Thursday, February 18, 2010
While it might seem intuitive to curl up on the couch with something hot and spiked to watch the 2010 Winter Olympics in Vancouver, I have another suggestion. Mixological forefather Harry Craddock included in his Savoy Cocktail Book (1930) one called the Olympic Cocktail, which employed one-third each orange juice, curaçao, and brandy, served up.
Mixologist Drew Levinson’s updated creation swaps fine Cognac for generic brandy, Clement’s rum-based and Creole-spiced orange liqueur for simple curaçao, and introduces orange bitters for an even more complex, sophisticated orange flavor. An homage to Craddock, 80 years later.
“I just liked the idea of twisting and modernizing a vintage cocktail,” says Levinson. “The Courvoisier Exclusif was the first cognac designed to be utilized specifically in cocktails. The Creole Shrubb is a version of a classic product that was created by Clement Rum from Martinique. It utilizes a rum base with Creole spices and essence of orange zest to bring a beautiful, complex orange flavor to the cocktail. The dash of orange bitters further integrates the flavors creating a sophisticated cocktail. I’ve always thought of bitters as the ‘salt and pepper’ of the cocktail world. It enhances and integrates the flavors that are already present in the dish/cocktail.”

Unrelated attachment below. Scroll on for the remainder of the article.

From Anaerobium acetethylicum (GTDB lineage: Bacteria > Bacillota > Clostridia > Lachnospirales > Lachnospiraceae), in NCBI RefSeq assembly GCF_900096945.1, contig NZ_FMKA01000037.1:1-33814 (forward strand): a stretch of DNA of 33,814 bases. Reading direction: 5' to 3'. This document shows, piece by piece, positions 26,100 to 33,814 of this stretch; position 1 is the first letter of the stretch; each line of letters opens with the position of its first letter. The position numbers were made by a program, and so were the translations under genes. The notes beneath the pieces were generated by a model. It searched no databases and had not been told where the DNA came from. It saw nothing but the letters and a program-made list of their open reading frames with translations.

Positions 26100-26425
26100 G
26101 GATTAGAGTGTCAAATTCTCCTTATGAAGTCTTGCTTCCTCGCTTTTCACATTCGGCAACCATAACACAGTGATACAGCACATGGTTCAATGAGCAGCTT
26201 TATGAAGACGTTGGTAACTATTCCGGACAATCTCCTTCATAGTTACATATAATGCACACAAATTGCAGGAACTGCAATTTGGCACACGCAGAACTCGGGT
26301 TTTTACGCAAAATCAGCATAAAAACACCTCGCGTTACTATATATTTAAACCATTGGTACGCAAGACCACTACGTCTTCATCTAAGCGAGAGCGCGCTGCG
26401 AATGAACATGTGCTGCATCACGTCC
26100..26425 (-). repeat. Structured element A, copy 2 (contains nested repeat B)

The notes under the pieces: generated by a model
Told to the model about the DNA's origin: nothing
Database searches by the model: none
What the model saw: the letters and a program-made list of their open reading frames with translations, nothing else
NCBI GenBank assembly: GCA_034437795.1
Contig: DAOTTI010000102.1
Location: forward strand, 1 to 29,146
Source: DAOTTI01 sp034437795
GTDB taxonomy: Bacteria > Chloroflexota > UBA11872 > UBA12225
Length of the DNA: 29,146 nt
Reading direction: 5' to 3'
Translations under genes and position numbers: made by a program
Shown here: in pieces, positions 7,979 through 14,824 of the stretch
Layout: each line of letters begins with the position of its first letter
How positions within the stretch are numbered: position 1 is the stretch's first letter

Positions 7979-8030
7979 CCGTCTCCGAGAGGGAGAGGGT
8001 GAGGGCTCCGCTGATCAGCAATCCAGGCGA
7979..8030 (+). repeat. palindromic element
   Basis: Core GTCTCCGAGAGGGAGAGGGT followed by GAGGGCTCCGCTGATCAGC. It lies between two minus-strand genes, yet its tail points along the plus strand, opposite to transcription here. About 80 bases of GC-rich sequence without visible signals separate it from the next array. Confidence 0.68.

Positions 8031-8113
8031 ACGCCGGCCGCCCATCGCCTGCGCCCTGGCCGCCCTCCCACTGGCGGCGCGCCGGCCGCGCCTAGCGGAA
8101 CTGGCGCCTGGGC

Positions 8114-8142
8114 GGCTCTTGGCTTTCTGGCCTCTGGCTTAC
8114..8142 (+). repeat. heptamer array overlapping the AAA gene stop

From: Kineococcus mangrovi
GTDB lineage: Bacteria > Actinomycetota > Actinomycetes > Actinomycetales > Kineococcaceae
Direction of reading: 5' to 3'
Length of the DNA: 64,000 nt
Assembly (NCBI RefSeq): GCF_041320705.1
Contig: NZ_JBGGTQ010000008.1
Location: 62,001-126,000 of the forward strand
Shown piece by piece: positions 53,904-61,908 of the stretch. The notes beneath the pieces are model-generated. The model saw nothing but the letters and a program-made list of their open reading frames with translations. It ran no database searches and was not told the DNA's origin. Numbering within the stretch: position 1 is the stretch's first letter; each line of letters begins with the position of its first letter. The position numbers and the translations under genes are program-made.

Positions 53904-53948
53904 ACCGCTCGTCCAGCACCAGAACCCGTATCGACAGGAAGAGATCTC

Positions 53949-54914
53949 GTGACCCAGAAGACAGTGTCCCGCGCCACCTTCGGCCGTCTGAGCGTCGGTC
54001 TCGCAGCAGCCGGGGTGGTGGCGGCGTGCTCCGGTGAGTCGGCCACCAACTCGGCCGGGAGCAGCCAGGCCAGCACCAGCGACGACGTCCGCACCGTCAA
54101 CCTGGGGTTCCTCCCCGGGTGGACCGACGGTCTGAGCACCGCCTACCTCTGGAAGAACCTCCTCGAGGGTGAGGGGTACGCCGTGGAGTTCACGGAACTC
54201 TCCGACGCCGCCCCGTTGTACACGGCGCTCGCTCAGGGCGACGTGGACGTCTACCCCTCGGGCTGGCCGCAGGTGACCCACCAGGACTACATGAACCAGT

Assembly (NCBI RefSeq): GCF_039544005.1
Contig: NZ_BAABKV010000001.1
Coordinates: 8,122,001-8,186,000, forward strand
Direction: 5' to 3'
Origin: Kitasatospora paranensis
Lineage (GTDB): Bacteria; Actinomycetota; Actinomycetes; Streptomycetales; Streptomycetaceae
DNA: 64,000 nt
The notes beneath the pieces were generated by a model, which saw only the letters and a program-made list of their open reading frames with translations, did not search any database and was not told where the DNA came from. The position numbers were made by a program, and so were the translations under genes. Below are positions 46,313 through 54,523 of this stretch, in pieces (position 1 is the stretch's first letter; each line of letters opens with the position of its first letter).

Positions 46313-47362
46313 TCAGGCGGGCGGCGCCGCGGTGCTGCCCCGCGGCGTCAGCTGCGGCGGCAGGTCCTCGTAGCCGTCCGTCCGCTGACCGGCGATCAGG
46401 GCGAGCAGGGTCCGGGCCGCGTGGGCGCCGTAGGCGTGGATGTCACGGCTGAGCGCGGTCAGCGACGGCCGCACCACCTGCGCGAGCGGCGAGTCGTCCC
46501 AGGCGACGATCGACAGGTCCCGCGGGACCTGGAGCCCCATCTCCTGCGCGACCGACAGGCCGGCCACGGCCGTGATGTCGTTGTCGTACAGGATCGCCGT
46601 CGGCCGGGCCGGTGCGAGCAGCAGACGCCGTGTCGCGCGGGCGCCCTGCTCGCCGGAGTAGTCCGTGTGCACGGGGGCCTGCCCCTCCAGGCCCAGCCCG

2010 Olympic Cocktail:
1 oz. Courvoisier Exclusif Cognac
1 oz. Clement Creole Shrubb liqueur
1 oz. freshly-squeezed orange juice
Dash of Angostura Orange Bitters
Shake over ice, strain into a chilled cocktail glass. Garnish with an orange twist.